Worst commutes in America

The Hollywood freeway (the 101 from 134 to the 110) in Los Angeles ranks first in this list.

Anthony Downs, author of Stuck in Traffic has identified four reasons for America’s congestion problem, also applicable to most European and Asian economies: first, most of us work during the same hours of the day; second, the country’s economic success has allowed households to buy multiple cars; third, there are more people now than when most roadways were conceived; fourth, more cars means more accidents which means more delays.

If we take these four issues at face value, then some creative solutions suggest themselves if we really consider traffic to be a problem of significant economic impact:

  • Time shift certain jobs, perhaps by offering financial incentives to companies which do so. The LA highways are pleasant to drive...at 4 in the morning. What if we incentivized more graveyard shifts for jobs that don't require high degrees of collaboration with other people who are awake?

  • A more obvious one, which some cities like London and Singapore already enforce, is highway tolls that vary by time of day. Try to even out the traffic patterns.

  • Financial penalties for multiple cars, a bit like they have with the one child policy in China (yeah, that's right Jay Leno, we're going to get our bite).

I leave out telecommuting as that is already an accepted model in many industries, though one could argue it's still underleveraged for certain positions (contained tasks that don't require much coordination or the type of on-the-fly adjustments that face-to-face interactions are so useful for) given improvements in technology. There's probably also still somewhat of a stigma attached to telecommuting that ends up hurting those who do it more than others, if only because the "out of sight, out of mind" ethos still dominates modern corporate value systems.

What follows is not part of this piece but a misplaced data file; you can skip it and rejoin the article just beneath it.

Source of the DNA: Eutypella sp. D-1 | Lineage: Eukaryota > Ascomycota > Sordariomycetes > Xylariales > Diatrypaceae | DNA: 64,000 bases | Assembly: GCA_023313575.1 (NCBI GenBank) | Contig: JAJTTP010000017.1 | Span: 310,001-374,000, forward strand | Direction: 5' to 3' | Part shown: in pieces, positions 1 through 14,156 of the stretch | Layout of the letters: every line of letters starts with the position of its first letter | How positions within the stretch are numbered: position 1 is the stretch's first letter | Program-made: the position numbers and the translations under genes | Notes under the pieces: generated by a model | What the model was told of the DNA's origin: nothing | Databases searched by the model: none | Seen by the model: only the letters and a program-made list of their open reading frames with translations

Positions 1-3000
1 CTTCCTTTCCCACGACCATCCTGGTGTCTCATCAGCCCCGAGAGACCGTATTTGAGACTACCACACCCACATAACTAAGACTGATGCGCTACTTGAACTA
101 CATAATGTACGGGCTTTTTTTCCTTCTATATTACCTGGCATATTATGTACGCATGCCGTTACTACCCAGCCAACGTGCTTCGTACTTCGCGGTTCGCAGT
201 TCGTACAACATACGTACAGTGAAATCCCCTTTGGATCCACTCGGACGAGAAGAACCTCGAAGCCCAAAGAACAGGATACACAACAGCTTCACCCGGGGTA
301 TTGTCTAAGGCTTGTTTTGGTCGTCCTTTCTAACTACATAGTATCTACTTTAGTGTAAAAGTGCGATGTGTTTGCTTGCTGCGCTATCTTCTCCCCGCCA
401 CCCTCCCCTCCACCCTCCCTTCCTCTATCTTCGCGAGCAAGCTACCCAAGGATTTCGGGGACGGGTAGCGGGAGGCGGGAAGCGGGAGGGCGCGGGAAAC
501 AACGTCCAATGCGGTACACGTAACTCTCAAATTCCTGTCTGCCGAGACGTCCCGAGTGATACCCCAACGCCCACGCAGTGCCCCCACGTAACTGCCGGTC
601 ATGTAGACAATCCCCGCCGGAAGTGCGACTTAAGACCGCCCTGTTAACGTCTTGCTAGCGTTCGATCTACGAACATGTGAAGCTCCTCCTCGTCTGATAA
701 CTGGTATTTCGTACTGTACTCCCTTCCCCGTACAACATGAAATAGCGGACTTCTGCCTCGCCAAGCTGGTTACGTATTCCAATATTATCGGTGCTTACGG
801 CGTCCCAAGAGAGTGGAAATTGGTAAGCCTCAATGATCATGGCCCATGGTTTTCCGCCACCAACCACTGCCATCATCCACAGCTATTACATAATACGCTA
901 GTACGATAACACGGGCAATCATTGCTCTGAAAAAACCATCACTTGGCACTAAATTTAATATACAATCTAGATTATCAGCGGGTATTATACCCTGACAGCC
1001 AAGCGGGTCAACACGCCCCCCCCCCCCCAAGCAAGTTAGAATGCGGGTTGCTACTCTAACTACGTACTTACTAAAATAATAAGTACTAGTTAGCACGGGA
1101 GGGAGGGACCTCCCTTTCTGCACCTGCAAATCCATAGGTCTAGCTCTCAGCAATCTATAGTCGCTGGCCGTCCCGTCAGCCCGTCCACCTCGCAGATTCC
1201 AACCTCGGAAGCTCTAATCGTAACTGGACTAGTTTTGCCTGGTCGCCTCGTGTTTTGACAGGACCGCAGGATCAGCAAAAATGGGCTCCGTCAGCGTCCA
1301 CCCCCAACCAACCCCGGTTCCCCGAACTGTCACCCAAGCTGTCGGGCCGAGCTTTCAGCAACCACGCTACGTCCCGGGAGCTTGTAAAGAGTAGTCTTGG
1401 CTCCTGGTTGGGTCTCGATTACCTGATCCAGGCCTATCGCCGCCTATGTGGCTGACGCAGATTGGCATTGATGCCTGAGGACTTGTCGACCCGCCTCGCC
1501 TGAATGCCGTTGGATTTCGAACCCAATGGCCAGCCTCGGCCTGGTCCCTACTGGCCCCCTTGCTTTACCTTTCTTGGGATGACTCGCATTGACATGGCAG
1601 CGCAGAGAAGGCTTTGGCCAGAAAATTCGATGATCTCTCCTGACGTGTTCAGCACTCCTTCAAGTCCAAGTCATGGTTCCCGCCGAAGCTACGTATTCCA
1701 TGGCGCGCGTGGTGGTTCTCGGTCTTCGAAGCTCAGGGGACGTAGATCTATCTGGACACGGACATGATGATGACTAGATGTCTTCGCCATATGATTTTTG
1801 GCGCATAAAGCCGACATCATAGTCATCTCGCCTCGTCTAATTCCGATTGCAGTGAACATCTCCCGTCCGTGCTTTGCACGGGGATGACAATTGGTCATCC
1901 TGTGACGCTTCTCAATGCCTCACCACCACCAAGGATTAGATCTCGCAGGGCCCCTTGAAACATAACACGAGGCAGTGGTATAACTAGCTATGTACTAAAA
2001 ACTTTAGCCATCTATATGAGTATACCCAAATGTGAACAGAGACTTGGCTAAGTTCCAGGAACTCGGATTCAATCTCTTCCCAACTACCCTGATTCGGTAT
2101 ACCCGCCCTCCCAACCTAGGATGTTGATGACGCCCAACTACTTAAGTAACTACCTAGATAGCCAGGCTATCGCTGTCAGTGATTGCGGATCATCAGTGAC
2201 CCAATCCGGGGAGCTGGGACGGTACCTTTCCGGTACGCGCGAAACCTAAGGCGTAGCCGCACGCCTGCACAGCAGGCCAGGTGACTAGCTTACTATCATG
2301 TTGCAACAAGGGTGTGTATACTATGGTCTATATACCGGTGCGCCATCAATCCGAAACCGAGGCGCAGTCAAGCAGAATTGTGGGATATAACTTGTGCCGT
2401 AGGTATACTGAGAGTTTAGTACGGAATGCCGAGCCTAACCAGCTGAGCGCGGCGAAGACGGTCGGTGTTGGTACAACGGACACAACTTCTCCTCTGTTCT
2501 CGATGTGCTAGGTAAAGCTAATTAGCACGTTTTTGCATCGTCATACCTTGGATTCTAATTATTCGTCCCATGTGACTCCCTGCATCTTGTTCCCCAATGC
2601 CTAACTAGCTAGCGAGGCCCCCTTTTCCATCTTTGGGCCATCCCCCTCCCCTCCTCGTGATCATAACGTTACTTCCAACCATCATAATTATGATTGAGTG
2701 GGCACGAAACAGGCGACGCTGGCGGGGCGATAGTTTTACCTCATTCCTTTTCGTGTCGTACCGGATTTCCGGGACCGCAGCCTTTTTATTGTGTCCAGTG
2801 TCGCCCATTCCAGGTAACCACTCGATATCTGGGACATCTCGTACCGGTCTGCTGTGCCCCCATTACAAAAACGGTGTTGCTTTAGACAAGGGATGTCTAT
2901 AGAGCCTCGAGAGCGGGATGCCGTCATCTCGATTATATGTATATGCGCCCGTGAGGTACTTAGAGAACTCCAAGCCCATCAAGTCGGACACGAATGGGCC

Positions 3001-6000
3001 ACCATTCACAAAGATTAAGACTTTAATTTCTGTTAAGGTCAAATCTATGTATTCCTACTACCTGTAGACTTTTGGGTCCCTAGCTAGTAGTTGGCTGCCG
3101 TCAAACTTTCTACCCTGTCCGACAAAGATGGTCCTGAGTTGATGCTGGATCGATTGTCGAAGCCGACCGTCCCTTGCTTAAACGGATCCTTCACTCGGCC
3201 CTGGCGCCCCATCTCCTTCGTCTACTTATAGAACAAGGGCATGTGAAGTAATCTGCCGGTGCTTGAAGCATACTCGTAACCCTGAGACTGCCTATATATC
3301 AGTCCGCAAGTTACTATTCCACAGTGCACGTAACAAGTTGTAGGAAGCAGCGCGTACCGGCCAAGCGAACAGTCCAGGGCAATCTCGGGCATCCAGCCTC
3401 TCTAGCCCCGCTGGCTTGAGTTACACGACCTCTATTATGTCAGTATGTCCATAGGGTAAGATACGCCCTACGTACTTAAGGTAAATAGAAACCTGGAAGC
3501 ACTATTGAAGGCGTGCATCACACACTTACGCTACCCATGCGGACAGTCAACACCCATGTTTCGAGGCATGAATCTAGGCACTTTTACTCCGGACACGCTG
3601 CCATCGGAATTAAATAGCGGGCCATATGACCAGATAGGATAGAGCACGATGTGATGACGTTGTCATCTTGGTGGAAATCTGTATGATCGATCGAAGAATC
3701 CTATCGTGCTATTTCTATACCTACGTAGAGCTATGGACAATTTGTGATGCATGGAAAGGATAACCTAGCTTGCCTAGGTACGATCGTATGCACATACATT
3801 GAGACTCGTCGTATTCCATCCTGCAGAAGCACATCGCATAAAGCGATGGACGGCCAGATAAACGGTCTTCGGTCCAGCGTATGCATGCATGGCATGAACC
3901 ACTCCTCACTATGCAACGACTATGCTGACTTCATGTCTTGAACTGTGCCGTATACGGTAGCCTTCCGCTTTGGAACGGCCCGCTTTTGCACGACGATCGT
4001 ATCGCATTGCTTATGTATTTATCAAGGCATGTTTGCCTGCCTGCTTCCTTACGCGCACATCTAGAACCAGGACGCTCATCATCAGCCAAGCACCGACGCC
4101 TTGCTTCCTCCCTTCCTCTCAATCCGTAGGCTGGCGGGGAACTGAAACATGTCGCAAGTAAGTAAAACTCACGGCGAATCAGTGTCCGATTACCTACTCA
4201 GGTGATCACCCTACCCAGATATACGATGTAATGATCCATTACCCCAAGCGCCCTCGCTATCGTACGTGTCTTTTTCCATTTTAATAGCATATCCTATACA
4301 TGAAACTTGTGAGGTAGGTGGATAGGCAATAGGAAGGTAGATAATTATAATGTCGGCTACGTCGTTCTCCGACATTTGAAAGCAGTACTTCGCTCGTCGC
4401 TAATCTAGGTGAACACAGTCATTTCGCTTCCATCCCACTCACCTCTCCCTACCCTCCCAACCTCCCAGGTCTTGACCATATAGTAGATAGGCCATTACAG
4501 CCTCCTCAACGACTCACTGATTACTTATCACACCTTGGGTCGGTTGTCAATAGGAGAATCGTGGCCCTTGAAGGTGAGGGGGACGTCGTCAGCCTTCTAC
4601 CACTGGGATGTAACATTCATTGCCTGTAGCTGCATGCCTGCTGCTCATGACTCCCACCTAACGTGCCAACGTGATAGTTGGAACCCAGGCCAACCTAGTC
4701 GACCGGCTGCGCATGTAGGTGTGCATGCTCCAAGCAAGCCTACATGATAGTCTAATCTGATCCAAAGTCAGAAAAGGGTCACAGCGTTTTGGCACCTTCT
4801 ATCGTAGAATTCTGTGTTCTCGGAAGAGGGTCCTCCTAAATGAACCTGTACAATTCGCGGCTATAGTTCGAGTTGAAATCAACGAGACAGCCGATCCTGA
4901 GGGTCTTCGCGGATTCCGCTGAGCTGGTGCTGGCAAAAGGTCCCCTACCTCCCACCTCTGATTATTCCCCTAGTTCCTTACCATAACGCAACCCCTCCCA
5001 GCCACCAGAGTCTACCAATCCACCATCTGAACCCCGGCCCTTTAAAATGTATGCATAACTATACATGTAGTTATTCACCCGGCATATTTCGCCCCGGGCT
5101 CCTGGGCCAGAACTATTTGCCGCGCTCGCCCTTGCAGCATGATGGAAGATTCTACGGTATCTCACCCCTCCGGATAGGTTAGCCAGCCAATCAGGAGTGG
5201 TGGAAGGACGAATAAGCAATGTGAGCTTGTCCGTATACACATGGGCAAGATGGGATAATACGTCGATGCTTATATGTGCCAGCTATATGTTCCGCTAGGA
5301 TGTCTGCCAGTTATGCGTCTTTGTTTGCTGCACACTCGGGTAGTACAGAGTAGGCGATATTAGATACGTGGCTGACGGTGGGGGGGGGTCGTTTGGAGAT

The traffic problem is a thorny one. On the one hand, increased public transportation seems like something only the government or public institutions can pull off. But the likelihood of some civic solution in a place like LA seems so unlikely that one is tempted to turn towards the free markets and the business world for some economic imperative to make it happen. The truth is probably that some private and public cooperation is necessary to make this work on any large scale, as with commercial flight, and that is daunting.